gasohol with an octane rating of 87, phase separation occurs and as the ethanol
sinks to the bottom of the tank the octane rating in the gasoline actually gets
lowered to around 82 to 84. This is too
low for a gasoline powered engine to run efficiently and causes loss of power
and engine damaging pre-ignition. Ethanol
produces about 34% less energy than the same amount one gallon of gasoline so
in an E10 mixture you will lose 3% - 5% of your horse power and MPG.
corrosive. Ethanol is an excellent
solvent and will clean all of the gunk and grime that an engine will accumulate
but these same strong cleaning qualities can lead to trouble for your
engine. As I had stated earlier in this
article ethanol is a great cleaner and this alone can cause issues as it
dislodges built up dirt sending harmful and filter clogging particles through
your fuel system and engine. Ethanol is
also a drying agent and can disintegrate plastic, rubber, some types of fiber
glass, aluminum and magnesium. Ethanol is most corrosive to ferrous metals (metals that contain iron, such as steel). This corrosion leaves behind salt deposits and a jelly
like substance, both of which can clog fuel filters, fuel pumps and carburetors. Ethanol also burns at a
higher temperature than gasoline causing damage to pistons. Any car or truck that is not a “Flex Fuel”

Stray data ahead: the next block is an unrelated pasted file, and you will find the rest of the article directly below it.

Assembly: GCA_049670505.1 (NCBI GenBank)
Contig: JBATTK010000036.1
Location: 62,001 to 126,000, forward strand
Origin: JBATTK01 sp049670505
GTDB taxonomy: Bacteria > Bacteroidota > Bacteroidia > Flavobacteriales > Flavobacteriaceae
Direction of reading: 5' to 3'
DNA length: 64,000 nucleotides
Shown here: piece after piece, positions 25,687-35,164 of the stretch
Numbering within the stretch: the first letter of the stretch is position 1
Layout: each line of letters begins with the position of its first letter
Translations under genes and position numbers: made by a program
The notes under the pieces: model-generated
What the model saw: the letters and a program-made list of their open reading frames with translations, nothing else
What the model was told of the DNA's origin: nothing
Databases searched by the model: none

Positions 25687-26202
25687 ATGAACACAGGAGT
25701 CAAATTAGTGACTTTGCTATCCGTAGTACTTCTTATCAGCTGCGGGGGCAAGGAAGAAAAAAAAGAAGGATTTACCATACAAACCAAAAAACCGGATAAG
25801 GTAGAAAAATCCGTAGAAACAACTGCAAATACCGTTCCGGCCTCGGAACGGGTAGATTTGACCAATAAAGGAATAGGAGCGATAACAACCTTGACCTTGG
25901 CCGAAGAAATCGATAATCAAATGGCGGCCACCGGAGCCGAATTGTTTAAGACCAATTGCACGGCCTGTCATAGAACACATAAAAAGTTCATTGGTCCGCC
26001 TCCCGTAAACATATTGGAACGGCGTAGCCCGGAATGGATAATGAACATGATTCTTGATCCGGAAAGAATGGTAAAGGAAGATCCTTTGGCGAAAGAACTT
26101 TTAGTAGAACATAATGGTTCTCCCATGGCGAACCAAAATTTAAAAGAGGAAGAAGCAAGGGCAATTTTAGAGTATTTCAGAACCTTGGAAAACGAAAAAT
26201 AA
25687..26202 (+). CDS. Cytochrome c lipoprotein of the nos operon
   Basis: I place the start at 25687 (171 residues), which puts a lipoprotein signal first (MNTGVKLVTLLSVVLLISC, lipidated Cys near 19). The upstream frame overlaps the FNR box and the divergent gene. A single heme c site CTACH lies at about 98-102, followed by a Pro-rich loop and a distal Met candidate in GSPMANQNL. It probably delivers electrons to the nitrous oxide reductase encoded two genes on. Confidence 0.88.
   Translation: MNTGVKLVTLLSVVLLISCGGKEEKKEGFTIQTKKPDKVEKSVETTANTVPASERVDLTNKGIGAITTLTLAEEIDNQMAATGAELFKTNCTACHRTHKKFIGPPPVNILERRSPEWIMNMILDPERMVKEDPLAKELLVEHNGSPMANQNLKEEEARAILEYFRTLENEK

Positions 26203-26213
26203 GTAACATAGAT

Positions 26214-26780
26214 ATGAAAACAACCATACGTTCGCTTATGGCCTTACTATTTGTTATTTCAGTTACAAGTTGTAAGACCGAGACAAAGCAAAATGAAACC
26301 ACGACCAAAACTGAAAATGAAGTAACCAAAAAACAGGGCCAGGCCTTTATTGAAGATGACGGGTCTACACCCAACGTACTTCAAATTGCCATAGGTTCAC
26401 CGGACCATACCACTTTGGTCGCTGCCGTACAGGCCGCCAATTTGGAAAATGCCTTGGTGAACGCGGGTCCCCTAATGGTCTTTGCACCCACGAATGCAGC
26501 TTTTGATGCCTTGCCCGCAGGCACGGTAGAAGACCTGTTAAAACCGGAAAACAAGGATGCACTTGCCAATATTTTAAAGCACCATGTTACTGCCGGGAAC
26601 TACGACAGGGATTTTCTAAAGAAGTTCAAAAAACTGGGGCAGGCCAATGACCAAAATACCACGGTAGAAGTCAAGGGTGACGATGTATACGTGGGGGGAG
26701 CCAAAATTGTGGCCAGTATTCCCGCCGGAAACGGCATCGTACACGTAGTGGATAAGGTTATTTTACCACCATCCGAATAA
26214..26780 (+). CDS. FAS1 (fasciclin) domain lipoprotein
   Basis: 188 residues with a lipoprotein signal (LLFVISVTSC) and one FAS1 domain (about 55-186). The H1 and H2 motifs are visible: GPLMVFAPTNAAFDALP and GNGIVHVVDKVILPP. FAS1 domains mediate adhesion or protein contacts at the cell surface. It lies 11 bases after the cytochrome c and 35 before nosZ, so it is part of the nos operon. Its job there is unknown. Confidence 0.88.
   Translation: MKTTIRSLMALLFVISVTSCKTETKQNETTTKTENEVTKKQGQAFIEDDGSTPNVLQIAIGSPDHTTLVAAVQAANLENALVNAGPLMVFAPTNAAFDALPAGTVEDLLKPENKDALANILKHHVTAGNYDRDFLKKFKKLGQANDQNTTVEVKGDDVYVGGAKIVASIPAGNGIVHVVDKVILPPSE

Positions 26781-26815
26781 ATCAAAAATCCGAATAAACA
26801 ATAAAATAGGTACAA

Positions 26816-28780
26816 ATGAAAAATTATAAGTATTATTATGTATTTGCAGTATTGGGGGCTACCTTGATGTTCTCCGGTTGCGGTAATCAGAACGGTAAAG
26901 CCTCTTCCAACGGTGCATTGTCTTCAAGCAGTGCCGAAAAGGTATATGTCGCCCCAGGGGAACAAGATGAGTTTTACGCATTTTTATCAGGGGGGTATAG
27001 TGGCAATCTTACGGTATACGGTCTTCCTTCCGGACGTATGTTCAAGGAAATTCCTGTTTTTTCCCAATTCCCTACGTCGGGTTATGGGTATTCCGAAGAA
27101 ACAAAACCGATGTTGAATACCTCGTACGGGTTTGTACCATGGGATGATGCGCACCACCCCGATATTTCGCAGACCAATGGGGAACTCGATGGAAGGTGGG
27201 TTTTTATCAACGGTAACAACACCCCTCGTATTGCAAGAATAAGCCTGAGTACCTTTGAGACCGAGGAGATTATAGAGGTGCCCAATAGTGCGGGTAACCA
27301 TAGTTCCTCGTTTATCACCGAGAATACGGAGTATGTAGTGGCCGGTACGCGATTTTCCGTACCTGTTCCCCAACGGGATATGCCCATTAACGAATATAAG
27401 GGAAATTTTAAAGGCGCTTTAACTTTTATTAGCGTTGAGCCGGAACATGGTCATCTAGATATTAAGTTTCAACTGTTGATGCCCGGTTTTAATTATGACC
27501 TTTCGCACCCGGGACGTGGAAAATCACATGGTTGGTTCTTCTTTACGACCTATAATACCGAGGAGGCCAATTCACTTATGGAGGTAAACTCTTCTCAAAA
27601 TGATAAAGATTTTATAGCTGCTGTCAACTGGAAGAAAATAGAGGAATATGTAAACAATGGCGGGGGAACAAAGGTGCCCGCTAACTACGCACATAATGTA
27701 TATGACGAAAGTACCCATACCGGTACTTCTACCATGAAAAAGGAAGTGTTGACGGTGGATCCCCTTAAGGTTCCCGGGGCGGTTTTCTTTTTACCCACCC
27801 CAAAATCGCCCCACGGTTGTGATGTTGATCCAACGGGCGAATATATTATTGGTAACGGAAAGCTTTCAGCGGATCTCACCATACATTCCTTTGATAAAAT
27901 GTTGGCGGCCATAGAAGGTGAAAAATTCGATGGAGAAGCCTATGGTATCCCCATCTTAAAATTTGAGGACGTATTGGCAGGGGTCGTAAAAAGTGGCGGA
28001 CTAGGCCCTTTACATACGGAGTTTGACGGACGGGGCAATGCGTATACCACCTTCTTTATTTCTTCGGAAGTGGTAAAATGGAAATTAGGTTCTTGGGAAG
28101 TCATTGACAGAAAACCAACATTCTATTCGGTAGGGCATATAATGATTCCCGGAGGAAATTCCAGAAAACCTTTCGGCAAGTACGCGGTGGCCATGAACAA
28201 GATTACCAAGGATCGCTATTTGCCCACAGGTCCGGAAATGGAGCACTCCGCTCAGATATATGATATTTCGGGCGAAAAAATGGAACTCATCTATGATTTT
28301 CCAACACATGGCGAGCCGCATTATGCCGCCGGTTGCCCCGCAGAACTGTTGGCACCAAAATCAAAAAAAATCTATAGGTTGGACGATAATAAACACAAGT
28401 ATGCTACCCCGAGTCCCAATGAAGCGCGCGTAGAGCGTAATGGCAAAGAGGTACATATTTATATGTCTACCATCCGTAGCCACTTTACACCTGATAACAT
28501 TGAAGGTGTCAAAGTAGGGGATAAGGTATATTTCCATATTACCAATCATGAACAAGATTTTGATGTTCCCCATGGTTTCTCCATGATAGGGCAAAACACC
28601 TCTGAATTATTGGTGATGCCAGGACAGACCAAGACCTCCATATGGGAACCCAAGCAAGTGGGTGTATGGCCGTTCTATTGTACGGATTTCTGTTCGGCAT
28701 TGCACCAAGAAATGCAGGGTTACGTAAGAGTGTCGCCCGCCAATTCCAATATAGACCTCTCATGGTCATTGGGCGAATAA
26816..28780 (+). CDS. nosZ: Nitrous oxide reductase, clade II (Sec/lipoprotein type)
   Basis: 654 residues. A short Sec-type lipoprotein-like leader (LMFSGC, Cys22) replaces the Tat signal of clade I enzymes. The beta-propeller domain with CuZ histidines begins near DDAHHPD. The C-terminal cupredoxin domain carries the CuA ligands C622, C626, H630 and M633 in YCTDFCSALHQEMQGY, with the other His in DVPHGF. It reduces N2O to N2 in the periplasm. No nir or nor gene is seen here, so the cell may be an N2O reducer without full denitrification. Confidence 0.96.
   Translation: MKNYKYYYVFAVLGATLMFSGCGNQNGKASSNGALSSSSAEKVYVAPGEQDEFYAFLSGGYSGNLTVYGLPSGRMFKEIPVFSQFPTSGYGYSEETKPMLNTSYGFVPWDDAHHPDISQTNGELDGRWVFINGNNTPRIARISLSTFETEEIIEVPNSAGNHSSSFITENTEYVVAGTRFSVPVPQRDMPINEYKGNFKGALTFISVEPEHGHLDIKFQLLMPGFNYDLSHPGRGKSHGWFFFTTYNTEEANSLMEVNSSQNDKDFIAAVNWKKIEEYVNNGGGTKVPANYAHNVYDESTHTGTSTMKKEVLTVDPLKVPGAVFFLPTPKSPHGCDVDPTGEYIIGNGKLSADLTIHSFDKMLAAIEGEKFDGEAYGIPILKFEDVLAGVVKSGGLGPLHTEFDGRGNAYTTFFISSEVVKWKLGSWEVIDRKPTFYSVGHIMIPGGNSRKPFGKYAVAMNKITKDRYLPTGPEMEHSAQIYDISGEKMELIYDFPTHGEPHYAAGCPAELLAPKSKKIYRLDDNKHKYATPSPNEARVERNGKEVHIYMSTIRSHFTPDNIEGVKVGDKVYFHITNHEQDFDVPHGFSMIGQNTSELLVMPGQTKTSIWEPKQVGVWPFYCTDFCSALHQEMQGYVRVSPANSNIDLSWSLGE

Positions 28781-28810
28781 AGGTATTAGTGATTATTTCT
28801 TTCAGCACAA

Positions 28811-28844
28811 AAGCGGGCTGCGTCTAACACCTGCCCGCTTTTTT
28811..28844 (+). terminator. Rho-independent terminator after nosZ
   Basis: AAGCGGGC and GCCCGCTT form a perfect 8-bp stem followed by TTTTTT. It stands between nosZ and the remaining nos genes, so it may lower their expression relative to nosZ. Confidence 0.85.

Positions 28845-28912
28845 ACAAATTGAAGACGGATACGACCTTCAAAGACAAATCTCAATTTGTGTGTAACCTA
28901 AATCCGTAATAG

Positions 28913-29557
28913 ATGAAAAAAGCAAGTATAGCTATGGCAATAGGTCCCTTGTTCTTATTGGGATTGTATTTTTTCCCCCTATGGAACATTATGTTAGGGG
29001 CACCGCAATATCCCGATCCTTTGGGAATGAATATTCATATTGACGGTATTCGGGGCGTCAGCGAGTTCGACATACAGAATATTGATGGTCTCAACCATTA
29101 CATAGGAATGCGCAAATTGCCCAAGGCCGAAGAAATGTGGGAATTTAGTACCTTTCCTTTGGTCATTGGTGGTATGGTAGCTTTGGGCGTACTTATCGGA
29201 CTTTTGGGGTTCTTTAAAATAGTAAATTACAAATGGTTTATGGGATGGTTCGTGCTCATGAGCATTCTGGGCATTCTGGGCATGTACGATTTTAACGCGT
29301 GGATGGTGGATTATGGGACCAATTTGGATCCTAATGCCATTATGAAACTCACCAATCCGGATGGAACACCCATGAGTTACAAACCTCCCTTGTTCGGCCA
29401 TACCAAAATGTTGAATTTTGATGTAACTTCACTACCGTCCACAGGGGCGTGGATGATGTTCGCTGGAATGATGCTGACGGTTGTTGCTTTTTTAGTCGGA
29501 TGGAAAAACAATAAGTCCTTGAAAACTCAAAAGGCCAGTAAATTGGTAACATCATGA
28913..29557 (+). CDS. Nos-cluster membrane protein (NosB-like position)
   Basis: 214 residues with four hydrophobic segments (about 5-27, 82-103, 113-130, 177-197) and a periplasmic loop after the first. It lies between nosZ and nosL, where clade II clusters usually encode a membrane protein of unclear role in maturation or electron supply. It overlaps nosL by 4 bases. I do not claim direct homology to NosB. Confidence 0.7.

vehicle is most likely not equipped with ethanol resistant parts and even less small
engines like lawn mowers; motorcycles etc. are equipped with ethanol resistant
parts. Marine motors and ethanol just do
not get along at all due to the high water content in their operating
environment. Due to the high damage rate and risk of marine motors developing
polluting gasohol leaks from ethanol damage, a lot of marinas are currently offering
ethanol free gasoline. According to the
FAA ethanol is forbidden in airplane fuels (excluding
air craft licensed as experimental).
Using E10 in 2 cycle outdoor power equipment (weed whackers, chainsaws,
etc.) can seize motors and most manufacturers will not honor warranties on
their equipment if E10 is used. E10 is
bad enough, but if E15 is put into place we can expect severe damage to any vehicle
not equipped like an E85 Flex Fuel vehicle. Please consider that the levels of ethanol are
not closely monitored by most gas stations, but you can purchase inexpensive
ethanol test kits to be sure the ethanol percentage is not over 10%.